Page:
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Influenced in childhood by the epic possibilities introduced by “The Hobbit” and the fantastic character development of Andy Buckram’s “Tin Men,” Richard Paul Evans was concerned that “…the YA genre had become too dark, dystopian, and dysfunctional.” While not wanting to portray life as being perfect and problem free, he took what some would consider an old-school approach to Michael Vey – placing an ordinary boy with extraordinary powers in extraordinary circumstances where courage and good choices brighten hopes and build friendships. “Our youth get enough violence and hopelessness from real life...[as for Michael], I guess I just like the kid. I like his goodness and loyalty as well as his vulnerability. There is a line in a future book that reads, ‘Michael, your greatest power is not your electricity. It’s your love.’” Regarding his vision for the book series, Mr. Evans said, “I’ve always been fascinated by people who, for better or worse, have changed the world. Michael’s nemesis, Dr. Hatch, is a man with a vision, dark as it may be, to change the world. Hatch’s ambition and the growing Elgen menace is only matched by Michael’s and his friends’ personal growth. In the end, like Bilbo Baggins leaving the Shire, Michael may someday return to Meridian, but it will never be the same. Not so much because the city changed but because his world has.” MARILYN LUCE ROBERTSON is a freelance writer and book reviewer who lives in Springfield, Missouri with husband Malcolm and son Cub. She is an English and History graduate of Evangel University has an affinity for contemporary literature as well as the classics.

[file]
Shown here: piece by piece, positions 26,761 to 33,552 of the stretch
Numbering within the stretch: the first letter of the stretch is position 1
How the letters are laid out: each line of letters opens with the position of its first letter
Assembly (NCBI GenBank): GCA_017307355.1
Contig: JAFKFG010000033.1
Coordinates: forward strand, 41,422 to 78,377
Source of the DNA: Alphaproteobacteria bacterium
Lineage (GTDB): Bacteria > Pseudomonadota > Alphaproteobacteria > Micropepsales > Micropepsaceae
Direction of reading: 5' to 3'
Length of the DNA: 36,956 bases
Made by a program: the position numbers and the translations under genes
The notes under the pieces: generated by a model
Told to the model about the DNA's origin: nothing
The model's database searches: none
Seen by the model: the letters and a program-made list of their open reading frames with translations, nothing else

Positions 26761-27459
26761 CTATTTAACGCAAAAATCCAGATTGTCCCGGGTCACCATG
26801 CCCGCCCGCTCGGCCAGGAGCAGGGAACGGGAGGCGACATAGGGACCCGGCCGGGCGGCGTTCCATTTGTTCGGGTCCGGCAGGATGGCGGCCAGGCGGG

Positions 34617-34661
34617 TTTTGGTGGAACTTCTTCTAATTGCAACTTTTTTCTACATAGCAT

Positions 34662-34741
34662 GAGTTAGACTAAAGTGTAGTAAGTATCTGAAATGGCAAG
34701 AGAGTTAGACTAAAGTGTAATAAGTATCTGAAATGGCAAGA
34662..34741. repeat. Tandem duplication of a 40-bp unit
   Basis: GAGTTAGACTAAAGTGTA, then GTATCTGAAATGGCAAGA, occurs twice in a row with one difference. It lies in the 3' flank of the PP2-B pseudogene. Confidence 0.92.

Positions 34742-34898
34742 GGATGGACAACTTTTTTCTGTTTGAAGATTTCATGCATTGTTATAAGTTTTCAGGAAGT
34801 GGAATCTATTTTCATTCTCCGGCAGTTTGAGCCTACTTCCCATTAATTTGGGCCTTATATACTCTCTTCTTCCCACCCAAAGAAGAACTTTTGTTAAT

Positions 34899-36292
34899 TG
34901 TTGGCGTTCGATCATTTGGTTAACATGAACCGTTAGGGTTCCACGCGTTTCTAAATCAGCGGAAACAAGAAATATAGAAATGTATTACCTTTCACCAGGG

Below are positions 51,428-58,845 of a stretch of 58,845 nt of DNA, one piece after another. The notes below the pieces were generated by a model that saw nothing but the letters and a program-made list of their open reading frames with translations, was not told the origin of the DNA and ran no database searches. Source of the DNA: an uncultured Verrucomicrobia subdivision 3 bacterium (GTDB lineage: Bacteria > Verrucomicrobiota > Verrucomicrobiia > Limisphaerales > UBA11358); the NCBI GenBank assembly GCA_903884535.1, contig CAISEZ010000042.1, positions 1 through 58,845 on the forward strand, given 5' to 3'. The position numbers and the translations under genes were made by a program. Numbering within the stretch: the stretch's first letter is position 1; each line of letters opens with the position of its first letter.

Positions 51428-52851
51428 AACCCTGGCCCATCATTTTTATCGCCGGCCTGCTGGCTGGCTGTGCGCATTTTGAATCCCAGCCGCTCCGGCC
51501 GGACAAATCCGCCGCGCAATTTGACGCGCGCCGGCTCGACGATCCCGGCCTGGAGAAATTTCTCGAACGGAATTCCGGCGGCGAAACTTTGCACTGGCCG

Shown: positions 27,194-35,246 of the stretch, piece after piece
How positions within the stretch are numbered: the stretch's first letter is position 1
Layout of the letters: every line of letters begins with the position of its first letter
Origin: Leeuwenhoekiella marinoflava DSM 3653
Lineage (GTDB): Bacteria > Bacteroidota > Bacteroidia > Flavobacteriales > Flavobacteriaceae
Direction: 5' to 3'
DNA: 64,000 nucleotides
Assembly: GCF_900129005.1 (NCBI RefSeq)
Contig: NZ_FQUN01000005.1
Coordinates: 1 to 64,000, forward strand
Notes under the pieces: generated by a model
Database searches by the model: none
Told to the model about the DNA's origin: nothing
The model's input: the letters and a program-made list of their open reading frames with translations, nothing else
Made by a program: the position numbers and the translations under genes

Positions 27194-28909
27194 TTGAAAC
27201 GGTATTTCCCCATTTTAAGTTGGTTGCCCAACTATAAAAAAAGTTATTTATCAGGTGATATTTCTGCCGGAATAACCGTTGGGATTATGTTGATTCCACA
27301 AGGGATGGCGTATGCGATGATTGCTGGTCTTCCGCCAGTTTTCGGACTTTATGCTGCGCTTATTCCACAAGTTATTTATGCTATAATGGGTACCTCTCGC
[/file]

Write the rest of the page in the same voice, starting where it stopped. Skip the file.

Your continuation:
GRIT

W

hen I was a young girl, my family lived in Miami and vacationed at a Miami Beach hotel. When I was swimming at the Miami Beach Hotel, an older girl approached me to give me some “sisterly advice.” What seemed to be an innocent encounter would soon take a very wrong turn. I was solicited for sale at the age of 13. However, the sale went bad. I was kidnapped, drugged and left for dead on an abandoned road in North Miami Beach. This started my encounter with the dark world of human trafficking right here in the United States—right here within our own borders of South Florida. The term used now is Domestic Minor Sex Trafficking, but back then it was just plain old child abuse. As a young teen, I was groomed over the course of a month by a human trafficking prostitution ring that networked throughout the hotel my family and I often visited. Coming from a single-parent home with abuse in my background, it was only a matter of time before I would become the target of human traffickers. They knew who to send in that would be the right lure to snatch their bait: an older female, probably lured in herself at some point by a trafficker, turned into one of their recruiters. A 65-year-old man in the hotel was my first ‘buyer.’ He was willing to pay a high premium for me, a young virgin. At this time, I remembered the words that another older gentleman once told me at a Billy Graham Crusade when I was nine. He said, “God loves you and will never leave you or forsake you!” It was there in the hotel room that I prayed for divine intervention as my trafficker negotiated my sales price. I didn’t even know that I was for sale. The going rate for an American virgin girl in the United States back then was $550. Girls who I work with now balk at the price because rates have gone down considerably in the last 20 years. I guess we, as a society, have lost the value of innocence. The fact that there is even a price tag on it, or a market for it at all, is just wrong. I was taken far away from my hotel and my mom, but she eventually found me and we were reunited. However, knowing I was bought and sold confused me as to my own value and self worth. It was only a matter of time before I found myself in a similar predicament. I was lured into the human trafficking arena this time by a totally different organized trafficking ring, again by a fake friend at my middle school. There, young girls were trafficked into a brothel